The U.S. presidential election, by some accounts, is sinking to record depths of negativity and nastiness, with unprecedented attacks on Wall Street, especially the private-equity industry.
It’s enough to send the children inside.
Except that it isn’t true. There are still more than 100 days to go, but so far the tone and tenor of the contest between President Barack Obama and former Massachusetts Governor Mitt Romney is tame by historical standards.
The Republican candidate has said the president is in over his head on the economy and displays an antipathy toward business. Obama has painted Romney as an out-of-touch elitist who, as a businessman, became rich while milking companies and destroying jobs.
Sometimes the charges get a bit rawer, though not beyond normal boundaries.
Within both campaigns there are excesses.
The word “lies” is tossed around too freely. Obama’s deputy campaign manager, Stephanie Cutter, raised the possibility that Romney might have committed a felony in his filings to the Securities and Exchange Commission. John Sununu, the former governor of New Hampshire and a leading Romney supporter, said he wished Obama “would learn how to be an American.” Sununu later apologized and Cutter sought to walk back her comments.
Their political predecessors would chuckle over such stuff being called nasty.
Let’s start with one of the first presidential elections, Thomas Jefferson against John Adams in 1800. A Jefferson hired hand wrote that Adams was a “hideous hermaphroditical character which has neither the force and firmness of a man, nor the gentleness and sensitivity of a woman.” In return, Jefferson was called “a mean-spirited, low-lived fellow, the son of a half-breed Indian squaw, sired by a Virginia mulatto father.”
You don’t have to go back centuries to find out what really nasty is. In 1964, Lyndon Johnson’s campaign circulated a television ad featuring an adorable little girl and a nuclear explosion, suggesting that his Republican challenger, Barry Goldwater, would precipitate a thermonuclear war. The LBJ forces also crafted a coloring book in which kids could fill in pictures of Goldwater wearing Ku Klux Klan robes.
In 1988, the unusually honorable George H.W. Bush sanctioned a blatantly racist ad tying a furloughed convict, Willie Horton, to the Democratic presidential aspirant, Michael Dukakis. Eight years ago, a rich Texan financed ads that maliciously and falsely questioned the heroic military service in Vietnam of the Democratic nominee, John Kerry.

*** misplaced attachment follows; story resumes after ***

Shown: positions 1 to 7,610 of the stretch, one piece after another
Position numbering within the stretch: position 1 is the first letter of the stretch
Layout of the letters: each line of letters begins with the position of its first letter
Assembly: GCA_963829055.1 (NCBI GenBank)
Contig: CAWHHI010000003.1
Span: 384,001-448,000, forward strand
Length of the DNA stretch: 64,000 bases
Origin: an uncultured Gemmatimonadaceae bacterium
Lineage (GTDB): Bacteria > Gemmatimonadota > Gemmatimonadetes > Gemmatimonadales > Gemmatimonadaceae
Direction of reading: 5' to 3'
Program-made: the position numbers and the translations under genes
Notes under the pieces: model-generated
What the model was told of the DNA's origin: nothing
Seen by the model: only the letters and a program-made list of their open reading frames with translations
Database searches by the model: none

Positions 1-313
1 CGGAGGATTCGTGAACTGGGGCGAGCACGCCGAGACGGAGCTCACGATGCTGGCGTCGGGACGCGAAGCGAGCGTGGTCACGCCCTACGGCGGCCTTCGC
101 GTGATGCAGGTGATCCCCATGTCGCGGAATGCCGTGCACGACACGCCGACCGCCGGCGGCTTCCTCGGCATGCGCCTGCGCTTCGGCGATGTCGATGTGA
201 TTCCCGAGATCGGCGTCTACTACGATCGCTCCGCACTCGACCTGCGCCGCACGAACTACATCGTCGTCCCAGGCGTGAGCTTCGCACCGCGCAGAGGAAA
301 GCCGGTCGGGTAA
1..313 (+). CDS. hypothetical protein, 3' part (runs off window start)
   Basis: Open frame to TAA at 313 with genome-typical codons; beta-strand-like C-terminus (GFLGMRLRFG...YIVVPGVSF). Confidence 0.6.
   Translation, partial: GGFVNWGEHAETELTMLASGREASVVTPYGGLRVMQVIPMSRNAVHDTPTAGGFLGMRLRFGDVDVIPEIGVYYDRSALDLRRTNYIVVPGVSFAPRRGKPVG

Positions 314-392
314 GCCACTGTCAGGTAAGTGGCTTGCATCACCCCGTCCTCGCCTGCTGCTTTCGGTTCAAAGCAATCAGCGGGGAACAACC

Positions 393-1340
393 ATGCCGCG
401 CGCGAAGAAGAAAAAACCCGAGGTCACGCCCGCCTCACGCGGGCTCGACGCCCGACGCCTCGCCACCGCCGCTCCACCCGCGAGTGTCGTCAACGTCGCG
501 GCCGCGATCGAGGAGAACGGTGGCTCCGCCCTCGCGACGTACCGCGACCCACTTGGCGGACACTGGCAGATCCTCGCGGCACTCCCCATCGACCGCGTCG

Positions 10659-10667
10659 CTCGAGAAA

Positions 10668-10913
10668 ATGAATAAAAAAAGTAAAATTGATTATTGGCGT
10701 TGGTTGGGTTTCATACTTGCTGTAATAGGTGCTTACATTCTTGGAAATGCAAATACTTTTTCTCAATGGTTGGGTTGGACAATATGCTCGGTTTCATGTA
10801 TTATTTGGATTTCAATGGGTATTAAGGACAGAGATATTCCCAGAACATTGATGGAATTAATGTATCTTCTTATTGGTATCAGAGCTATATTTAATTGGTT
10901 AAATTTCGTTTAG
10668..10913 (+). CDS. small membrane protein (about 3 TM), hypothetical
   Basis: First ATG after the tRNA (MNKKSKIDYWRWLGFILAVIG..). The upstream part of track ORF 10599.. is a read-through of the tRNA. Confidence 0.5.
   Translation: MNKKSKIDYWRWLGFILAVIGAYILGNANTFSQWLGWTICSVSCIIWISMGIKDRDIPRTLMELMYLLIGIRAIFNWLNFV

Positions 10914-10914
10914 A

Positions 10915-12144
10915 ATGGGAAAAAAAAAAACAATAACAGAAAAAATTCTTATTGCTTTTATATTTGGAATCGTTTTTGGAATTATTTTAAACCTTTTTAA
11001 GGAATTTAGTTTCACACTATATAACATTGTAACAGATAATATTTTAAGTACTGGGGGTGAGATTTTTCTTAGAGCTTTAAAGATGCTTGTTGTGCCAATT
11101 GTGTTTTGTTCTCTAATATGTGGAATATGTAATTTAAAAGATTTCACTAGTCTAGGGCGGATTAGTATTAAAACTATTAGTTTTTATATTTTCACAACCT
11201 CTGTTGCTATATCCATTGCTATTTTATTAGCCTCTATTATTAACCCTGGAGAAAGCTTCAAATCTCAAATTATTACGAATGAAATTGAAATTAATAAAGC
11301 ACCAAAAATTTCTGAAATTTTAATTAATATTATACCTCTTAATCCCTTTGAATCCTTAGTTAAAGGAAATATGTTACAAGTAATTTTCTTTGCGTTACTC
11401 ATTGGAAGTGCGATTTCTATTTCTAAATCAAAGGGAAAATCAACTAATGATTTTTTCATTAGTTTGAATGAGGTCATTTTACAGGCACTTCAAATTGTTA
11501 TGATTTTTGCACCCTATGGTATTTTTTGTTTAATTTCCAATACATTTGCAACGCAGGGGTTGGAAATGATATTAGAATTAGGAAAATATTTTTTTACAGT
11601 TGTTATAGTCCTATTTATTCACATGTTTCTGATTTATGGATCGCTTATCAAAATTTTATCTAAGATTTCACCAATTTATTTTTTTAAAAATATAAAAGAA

Still, this time, there are widespread complaints in the business community, and especially the financial sector, that Obama is running a demagogic campaign against them.
A while back, Stephen Schwarzman, the chairman of Blackstone Group LP, compared Obama’s plans to raise taxes on private-equity executives to the Nazis’ designs on Europe: “It’s a war; it’s like when Hitler invaded Poland in 1939.”
More recently, and less over-the-top, Paul Levy, the managing director of the private-equity firm JLL Partners, said Obama had “undertaken a broadside” against his industry.
“He has demonized people who are successful,” Levy said. More moderately, Jamie Dimon, the chief executive officer of JPMorgan Chase & Co., has said he’s “disturbed” at some of the Democrats’ anti-business behavior.
It’s fortunate that these super-sensitive executives weren’t around in earlier times. Obama hasn’t come close, in eloquence or harshness, to matching Teddy Roosevelt’s rant against “malefactors of great wealth.” Or TR cousin Franklin’s boast that he proudly welcomed and had “earned the hatred of entrenched greed.” Or John F. Kennedy’s comments, after a showdown with steel executives, that his father had warned him that businessmen were “sons of bitches.”
If tycoons are upset about today’s rhetoric, they should try to imagine what the Roosevelts would have said about recent Wall Street excesses that helped bring the global economy to its knees.
Likewise, the Obama camp is attacking Romney’s background as a private-equity executive at Bain Capital LLC. The Republican nominee made this, not his one stint in government service in Massachusetts, the raison d’etre of his candidacy and exaggerated his exploits. The merits of the Obama charges can be debated; putting the issue on the table shouldn’t be.
Similarly, it is legitimate for Romney to rail against “labor bosses” or “labor stooges.” (Romney’s assertion that a former teachers’ union president once said he didn’t represent the interests of school children because “they don’t pay union dues” is fiction, however.)
And when Obama makes careless comments such as “if you’ve got a business, you didn’t build that,” as he did July 13 in Virginia, the Republicans naturally will pile on. (In reality, the president was talking about infrastructure, not businesses.)
The rhetoric against financial executives or oil companies is no different than that against teachers or union leaders. That’s what political campaigns are about.
This contest isn’t alarmingly negative or unfair. It also isn’t edifying.
One of these guys will be elected president and will immediately have to deal with a fiscal crisis that will test his political and leadership skills. What they’ve said and how they’ve behaved to date will make that task harder.
(Albert R. Hunt is Washington editor at Bloomberg News. The opinions expressed are his own.)
To contact the editor responsible for this column: Max Berley at firstname.lastname@example.org.